Study Shows THC Reverses Age Related Cognitive Decline

Study Shows THC Reverses Age Related Cognitive Decline

Cannabis researchers have known for a long time that the endocannabinoid system regulates many of the processes involved with the aging process, and that cannabinoids can protect the brain and other organs from age related damage. But there has never been a study done showing outright that marijuana can specifically reverse the effects of aging on the brain after it has taken place.

Until now that is.

In a ground-breaking first of its kind study just published in the academic journal “Nature”, an international team of scientists prove conclusively that Tetrahydrocannabinol (THC), the psychoactive cannabinoid in cannabis, is able to not only enhance the brain activity of elderly mice but to improve the density of key brain areas, including the hippocampus. In a dramatic turning back of time, these mice then clearly demonstrate an improvement in problem solving and other cognitive functions that normally decline with age.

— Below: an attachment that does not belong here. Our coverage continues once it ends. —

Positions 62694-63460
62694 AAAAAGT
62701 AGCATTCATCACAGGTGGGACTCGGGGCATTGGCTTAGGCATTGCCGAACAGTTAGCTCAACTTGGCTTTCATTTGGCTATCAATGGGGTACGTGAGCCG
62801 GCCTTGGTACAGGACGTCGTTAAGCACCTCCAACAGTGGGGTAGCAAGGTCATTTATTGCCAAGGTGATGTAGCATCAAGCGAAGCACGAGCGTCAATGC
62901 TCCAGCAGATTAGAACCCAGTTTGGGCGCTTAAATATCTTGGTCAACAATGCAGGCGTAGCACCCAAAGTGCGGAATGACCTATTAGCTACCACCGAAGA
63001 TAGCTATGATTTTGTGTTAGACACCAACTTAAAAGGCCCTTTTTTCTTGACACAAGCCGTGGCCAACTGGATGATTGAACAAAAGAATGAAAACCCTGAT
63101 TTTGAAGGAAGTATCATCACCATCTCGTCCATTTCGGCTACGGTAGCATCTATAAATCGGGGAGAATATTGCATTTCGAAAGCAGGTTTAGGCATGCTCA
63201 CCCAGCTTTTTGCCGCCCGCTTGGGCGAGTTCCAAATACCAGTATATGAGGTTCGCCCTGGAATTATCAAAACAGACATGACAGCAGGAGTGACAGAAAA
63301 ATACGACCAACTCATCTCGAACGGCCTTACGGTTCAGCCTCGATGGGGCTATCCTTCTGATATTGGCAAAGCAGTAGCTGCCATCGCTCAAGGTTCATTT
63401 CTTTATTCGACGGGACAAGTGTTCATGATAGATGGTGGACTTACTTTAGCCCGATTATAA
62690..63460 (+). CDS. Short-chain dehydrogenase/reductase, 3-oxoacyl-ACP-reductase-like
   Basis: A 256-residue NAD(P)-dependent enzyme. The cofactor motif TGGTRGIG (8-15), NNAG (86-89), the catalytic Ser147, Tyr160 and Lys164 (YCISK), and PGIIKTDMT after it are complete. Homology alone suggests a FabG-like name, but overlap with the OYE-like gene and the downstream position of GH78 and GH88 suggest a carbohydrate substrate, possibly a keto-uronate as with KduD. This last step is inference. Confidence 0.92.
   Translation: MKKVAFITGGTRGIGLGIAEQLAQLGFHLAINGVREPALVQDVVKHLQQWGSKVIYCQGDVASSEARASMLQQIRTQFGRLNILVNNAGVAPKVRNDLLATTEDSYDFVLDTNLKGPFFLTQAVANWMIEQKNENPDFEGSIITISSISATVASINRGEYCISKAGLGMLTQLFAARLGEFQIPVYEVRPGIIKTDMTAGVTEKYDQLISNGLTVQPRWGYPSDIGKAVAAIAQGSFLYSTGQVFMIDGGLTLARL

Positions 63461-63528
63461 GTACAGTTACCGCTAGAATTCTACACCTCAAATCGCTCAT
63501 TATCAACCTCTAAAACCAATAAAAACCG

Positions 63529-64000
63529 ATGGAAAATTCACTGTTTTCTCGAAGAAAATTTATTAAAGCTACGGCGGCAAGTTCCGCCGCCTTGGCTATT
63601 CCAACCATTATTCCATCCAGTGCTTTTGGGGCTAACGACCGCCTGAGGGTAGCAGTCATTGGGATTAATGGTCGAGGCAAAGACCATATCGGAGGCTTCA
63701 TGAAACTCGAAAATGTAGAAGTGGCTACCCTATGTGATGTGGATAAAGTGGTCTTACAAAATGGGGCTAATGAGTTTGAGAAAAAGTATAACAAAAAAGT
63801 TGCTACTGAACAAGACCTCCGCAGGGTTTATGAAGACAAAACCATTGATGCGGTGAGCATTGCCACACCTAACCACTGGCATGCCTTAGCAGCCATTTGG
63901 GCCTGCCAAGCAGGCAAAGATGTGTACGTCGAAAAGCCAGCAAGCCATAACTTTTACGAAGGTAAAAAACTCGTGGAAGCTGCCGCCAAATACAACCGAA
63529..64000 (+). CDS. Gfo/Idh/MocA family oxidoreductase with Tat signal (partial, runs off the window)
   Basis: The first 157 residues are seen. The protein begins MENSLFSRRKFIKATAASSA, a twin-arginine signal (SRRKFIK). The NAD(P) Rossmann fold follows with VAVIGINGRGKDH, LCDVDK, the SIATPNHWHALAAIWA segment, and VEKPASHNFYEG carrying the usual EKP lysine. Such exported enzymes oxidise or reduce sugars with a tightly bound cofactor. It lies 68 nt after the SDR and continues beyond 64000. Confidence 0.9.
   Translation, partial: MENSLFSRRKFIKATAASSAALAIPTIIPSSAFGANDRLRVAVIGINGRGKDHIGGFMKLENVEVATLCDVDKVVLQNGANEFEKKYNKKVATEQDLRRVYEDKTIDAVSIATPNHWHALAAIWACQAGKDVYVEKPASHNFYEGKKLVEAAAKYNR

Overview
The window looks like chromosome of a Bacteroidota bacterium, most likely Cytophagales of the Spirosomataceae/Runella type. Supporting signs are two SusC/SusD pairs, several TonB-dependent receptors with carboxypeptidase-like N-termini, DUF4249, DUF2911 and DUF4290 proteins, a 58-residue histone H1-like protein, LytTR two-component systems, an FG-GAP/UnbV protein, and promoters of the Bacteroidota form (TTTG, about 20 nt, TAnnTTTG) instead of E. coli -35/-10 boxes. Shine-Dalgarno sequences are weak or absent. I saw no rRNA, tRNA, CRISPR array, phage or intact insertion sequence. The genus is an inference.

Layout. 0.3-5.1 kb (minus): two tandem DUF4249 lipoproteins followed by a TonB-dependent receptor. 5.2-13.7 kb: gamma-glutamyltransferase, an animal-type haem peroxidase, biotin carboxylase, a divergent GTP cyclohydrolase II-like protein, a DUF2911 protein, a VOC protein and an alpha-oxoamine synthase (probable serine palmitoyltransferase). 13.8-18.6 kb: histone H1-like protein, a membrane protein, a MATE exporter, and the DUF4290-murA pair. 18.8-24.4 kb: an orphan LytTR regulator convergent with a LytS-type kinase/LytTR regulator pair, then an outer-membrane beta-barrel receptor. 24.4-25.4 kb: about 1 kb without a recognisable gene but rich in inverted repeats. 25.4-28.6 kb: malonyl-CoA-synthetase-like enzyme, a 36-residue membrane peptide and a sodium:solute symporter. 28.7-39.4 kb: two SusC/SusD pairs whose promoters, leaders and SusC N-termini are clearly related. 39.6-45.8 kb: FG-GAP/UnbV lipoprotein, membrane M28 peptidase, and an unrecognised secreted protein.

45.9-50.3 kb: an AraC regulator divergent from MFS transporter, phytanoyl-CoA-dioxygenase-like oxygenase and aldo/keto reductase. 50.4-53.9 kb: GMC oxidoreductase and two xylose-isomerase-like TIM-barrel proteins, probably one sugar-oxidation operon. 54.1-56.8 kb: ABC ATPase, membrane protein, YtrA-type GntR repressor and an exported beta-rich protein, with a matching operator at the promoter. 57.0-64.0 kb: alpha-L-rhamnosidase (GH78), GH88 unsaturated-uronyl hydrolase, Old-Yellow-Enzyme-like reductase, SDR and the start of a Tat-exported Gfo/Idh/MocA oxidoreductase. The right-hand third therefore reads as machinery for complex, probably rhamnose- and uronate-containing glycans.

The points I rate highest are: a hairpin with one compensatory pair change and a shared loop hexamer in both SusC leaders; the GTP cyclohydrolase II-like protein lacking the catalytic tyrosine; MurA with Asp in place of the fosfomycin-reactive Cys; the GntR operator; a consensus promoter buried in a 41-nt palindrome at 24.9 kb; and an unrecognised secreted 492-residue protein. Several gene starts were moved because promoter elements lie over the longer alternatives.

Remarkably, a single low dose of THC was found to have “lasting effects on learning and memory performance” in the mice tested, regardless of age. Even more miraculously, the THC extract changed the underlying gene expression of 12 month old mice to be identical to that of a 2 month old mouse, meaning that beyond neurological function and even physical structure this powerful natural compound was able to induce “epigenetic” changes in the brain that restore it to its former youthful glory.